With so much buzz around plant-based and vegan diets, thanks to campaigns such as Veganuary, documentaries like The Game Changers and the significant uptick in consumers avoiding meat and dairy products for the planet, it’s easy to get the two terms mixed up. If you’re caught up in the confusion and wondering what the difference is between being vegan and being plant-based, you’re probably not alone. But not to worry: below is Green Queen’s comprehensive yet digestible overview of the actual differences between these two popular terms to set the record straight.
Going vegan: what is veganism?
In 1944, the term “veganism” was officially coined by Donald Watson, a former leader of a branch of the Vegetarian Society, who alongside several colleagues felt the need to distinguish between simply meat-free and those who ditched all products with animal derived ingredients and formed The Vegan Society.
Veganism is therefore different from vegetarianism, whose adherents exclude animal meat and seafood from their diet. In addition to ditching meat products, vegans avoid consuming all animal by-products such as eggs, dairy and honey in their diets, and also advocate to exclude as much as possible all animal-derived or animal cruelty associated products, which include things like consumer goods that have undergone animal testing or leather in fashion.
For many decades, veganism was thought of as a “hardcore” or “radical” lifestyle reserved for extremists. Today, we’re seeing veganism on a serious uptick as scientists reveal the negative health and environmental impact associated with excess consumption of meat and dairy.
Amid the rise in eco consciousness across the world, especially from younger generations, more people are not only choosing a vegan lifestyle because of animal concerns, but because of environmental and health-related worries too. Nowadays, the concept of ditching all meat and animal by-products from diet to fashion and homeware is becoming more popular than ever before.
Plant-based: what does it mean?
“Plant-based”, on the other hand, refer to diets that consist of plant ingredients. The term first appeared in 1980, when Dr T. Colin Campbell at the National Institutes of Health was researching the potential benefits of a vegetable-based diet on cancer and sought a term to encompass this eating pattern without invoking ethical issues. His book The China Study helped to put the term on the map.
While some users of the term understand “plant-based” as allowing a small percentage of animal products, most users today agree that plant-based diets are free of all animal meat products and by-products. Because plant-based diets are divorced from ethical associations, such as animal welfare considerations, and refer to only one’s dietary habits, it does not encompass any exclusion of products in other aspects of one’s lifestyle, such as animal-based fashion, beauty or other consumer goods.
What about whole food plant-based?
Recently, with many celebrities choosing a plant-based diet and the record-smashing movie The Game Changers promoting the physiological and mental benefits of eating plant-based, we’ve also seen a rise in the term whole-food plant-based, specifically whole food plant-based diets.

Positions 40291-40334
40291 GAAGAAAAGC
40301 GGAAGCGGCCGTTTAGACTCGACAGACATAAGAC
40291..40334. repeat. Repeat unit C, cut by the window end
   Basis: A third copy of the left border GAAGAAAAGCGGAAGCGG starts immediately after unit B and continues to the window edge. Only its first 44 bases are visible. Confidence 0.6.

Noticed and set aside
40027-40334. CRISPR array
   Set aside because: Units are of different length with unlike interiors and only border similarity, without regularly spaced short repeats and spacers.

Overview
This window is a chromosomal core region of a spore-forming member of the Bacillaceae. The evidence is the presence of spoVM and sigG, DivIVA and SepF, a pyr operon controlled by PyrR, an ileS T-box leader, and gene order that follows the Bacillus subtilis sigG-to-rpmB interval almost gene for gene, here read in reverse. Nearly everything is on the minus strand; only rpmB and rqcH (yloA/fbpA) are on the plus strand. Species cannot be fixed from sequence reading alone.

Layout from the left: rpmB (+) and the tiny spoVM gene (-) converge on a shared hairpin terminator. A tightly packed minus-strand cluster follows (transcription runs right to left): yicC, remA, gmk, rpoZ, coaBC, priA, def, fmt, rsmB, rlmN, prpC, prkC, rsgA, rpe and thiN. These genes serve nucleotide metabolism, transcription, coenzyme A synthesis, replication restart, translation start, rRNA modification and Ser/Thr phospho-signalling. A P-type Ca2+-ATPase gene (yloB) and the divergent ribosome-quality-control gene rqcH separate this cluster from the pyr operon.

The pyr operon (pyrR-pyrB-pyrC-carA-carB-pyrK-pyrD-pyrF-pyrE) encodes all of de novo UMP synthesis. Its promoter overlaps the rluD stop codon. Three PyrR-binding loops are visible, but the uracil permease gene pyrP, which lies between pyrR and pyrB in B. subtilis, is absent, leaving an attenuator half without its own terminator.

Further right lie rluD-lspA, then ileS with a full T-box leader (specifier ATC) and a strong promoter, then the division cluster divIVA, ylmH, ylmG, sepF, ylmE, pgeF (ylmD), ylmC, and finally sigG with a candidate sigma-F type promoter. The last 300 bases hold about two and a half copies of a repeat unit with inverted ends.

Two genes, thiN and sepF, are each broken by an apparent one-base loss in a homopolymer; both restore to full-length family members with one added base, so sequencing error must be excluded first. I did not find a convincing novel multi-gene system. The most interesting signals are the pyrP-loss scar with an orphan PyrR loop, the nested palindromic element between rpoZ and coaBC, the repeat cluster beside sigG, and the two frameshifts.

This diet, which can be broadly defined as the kind of diet most health practitioners recommend, is one that is centred on whole, unrefined or minimally refined plant ingredients and foods and eschews meat, dairy and other highly processed foods, such as white sugar, hulled grains and hydrogenated oils.
In this case, even some vegan products that are overly processed, such as refined vegan biscuits or some plant-based meat alternatives, would be avoided. Those who adopt a whole-food plant-based diet will therefore be eating primarily fruits, vegetables, roots and tubers, whole grains, nuts and seeds and legumes in their whole form.
So what does the difference come down to?
Basically, veganism is more than a diet – it emcompasses one’s lifestyle habits and choices, and is likely motivated by ethical considerations such as animal welfare and environmental concerns.
Vegans therefore not only eliminate all animal meats and by-products, but all other products that may contain animal-derived ingredients or involve any form of animal exploitation and cruelty, for example silk and fur.
By contrast, plant-based is simply a kind of diet that excludes all forms of animal meat and by-products, but does not include restrictions in other aspects of one’s lifestyle, and usually promotes choosing whole plant ingredients over overly processed foods.
Therefore, a plant-based meal may by definition be a vegan-friendly meal, but a person who follows a plant-based diet may not necessary be following veganism. Plant-based diet followers may, for instance, wear and use products that have animal derivatives or have undergone some form of animal testing.
Bottom line: there is no one over the other
At the end of the day, there are serious benefits to be had with both veganism and plant-based (and whole-food) diets, and it all comes down to individual choice and preferences.
Given the wide ranging research that has revealed the plethora of advantages of reducing meat and dairy consumption, from offering a health boost to significantly cutting our carbon and environmental footprint on the planet and promoting a more sustainable global food system, what is clear is that both vegan lifestyles and plant-based diets can drive positive change.
No matter what our individual motivations are, our dying planet needs our help and all the little changes we make to reduce our impact can make a difference to bring about a kinder, healthier and more sustainable world.
Lead image courtesy of Adobe Stock Images.